Another big contradiction relates to developments in the foreign exchange market. The rupee has started depreciating in the last few months. The inter-bank rate was Rs 152.54 per US$ in end-March. As of Friday, 10th of June, it had fallen to Rs 159.50 per US$, a significant fall of over 4.5 percent. This has happened at a time when foreign exchange reserves have risen by as much as 28 percent to a high level of $17.3 billion. Why is there still a lack of confidence in the value of the rupee? Is there an anticipation of a rising current account deficit due to the recent hump in imports and/or concerns about the future of the International Monetary Fund (IMF) Programme and increasing difficulty in meeting the foreign exchange requirements in 2021-22?
There are also mixed signals regarding the GDP growth rate in 2020-21. The wholesale and retail trade sector is the largest sector in the economy with a share of over 18 percent in the GDP. Apparently, it has shown an extraordinarily high growth rate of 8.4 percent in 2020-21. This has contributed over 38 percent to the GDP growth. But the data on electricity consumption in the latest Pakistan Economic Survey reveals that sales to commercial consumers have fallen by over 1 percent in the first nine months of 2020-21. This is the first time that there has been a fall in electricity consumption by commercial consumers after 2011-12. This casts serious doubts about the high growth rate of the wholesale and retail trade sector in 2020-21 and thereby also on the reported GDP growth rate in 2020-21.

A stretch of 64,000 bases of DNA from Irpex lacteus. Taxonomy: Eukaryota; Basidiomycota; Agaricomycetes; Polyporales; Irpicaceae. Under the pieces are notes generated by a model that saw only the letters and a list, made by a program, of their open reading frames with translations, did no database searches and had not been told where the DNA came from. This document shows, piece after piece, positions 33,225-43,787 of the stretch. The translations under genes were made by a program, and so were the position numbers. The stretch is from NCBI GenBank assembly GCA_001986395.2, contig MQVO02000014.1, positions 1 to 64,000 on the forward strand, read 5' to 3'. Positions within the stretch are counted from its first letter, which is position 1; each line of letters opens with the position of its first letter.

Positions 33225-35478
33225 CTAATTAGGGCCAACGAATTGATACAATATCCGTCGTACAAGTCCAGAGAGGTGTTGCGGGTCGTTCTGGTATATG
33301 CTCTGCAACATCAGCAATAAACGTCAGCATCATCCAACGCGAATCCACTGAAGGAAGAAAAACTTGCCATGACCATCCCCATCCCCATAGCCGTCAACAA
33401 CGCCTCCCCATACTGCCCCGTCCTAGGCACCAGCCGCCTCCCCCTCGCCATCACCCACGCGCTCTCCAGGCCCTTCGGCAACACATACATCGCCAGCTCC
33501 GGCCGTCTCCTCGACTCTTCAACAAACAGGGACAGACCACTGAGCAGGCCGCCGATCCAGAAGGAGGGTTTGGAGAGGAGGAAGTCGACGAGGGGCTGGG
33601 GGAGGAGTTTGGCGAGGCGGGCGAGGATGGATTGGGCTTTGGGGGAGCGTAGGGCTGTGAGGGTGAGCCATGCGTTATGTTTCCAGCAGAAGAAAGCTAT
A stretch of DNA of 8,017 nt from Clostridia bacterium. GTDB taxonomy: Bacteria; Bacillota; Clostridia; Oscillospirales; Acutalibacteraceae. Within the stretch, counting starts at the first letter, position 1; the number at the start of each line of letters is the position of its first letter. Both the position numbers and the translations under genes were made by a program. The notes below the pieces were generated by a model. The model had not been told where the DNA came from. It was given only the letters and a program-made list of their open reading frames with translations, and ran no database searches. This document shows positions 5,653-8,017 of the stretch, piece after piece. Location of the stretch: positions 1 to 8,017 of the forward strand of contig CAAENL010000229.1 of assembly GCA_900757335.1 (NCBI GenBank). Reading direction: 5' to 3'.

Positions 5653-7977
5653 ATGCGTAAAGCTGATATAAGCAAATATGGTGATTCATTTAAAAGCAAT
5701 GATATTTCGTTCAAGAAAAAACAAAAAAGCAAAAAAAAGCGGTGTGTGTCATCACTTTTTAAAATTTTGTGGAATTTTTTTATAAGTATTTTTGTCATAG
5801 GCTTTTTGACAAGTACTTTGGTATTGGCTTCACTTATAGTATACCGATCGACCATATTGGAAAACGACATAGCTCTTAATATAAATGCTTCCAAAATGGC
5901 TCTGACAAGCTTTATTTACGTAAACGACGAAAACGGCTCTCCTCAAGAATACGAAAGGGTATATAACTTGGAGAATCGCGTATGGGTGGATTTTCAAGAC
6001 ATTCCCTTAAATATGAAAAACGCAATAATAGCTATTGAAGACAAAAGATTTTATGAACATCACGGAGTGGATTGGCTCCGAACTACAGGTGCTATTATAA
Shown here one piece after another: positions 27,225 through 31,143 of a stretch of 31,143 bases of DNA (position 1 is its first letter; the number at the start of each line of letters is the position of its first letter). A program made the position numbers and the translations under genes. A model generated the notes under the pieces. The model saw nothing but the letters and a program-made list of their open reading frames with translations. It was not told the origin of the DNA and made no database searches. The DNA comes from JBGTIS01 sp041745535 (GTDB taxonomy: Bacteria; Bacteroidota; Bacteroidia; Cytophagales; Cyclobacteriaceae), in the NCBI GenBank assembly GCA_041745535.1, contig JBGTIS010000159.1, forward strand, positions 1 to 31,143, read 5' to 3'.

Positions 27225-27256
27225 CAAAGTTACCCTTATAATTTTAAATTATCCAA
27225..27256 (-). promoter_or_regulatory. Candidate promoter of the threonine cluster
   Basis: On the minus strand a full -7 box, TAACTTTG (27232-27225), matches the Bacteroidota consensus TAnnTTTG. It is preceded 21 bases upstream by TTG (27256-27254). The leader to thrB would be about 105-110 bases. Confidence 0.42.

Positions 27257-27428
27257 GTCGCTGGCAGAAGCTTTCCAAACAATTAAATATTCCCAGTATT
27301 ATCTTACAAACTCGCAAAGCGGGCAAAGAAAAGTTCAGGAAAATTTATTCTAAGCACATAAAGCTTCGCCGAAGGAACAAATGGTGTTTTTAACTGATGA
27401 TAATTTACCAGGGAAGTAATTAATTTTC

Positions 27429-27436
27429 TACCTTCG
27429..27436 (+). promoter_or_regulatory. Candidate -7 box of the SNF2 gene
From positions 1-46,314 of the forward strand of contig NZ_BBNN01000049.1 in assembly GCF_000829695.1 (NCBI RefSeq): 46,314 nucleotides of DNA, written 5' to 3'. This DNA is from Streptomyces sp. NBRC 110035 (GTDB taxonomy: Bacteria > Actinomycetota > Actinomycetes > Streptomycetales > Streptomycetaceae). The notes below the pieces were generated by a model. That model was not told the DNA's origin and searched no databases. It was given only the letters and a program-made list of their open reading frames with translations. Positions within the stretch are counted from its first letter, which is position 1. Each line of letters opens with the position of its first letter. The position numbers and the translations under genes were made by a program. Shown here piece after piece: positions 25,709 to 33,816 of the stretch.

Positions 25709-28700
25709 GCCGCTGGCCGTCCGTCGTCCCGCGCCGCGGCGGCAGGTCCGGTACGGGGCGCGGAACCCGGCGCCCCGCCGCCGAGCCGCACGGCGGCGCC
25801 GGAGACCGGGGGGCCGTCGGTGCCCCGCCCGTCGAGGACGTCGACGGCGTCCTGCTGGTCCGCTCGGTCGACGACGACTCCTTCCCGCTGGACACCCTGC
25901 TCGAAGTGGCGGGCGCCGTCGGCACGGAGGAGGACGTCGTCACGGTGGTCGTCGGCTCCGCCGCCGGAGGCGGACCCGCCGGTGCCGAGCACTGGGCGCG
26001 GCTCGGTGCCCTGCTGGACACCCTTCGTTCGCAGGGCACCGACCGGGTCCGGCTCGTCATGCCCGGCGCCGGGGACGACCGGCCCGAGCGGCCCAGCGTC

The last major issue relates to the exceptionally high growth rate in real household final consumption expenditure in 2020-21. It is reported at 7.4 percent by the PBS. This magnitude is derived as a residual in the national income accounts. If the growth rate is very high; this is the first indication that the GDP estimate from the supply-side of the value added by different sectors of the economy is overstated.
However, the government has argued that the consumption boom is due to the enormous growth in home remittances. But the 30 percent growth in remittances, even if fully consumed, is equivalent to 3 percent of the GDP, as they are equivalent to approximately 10 percent the income generated in the domestic economy. Therefore, the implication is that there has also been a healthy growth in consumption expenditure by households who are not recipients of home remittances of almost 5.5 percent. This is unlikely given the higher level of unemployment and poverty after the Covid-19 attacks. Consequently, this is another reason why there is a perception that the GDP growth rate in 2020-21 has been overstated.
The above inconsistencies to the extent that they relate to problems of measurement should be resolved by the PBS. However, there is also the likelihood that since the economy is in a state of transition, there could be mixed signals conveyed by different indicators. Hopefully, as the economy moves strongly on to a trajectory of high economic growth rate there will be greater consistency among trends in the national economy.
(The writer is Professor Emeritus at BNU and former Federal Minister)
Copyright Business Recorder, 2021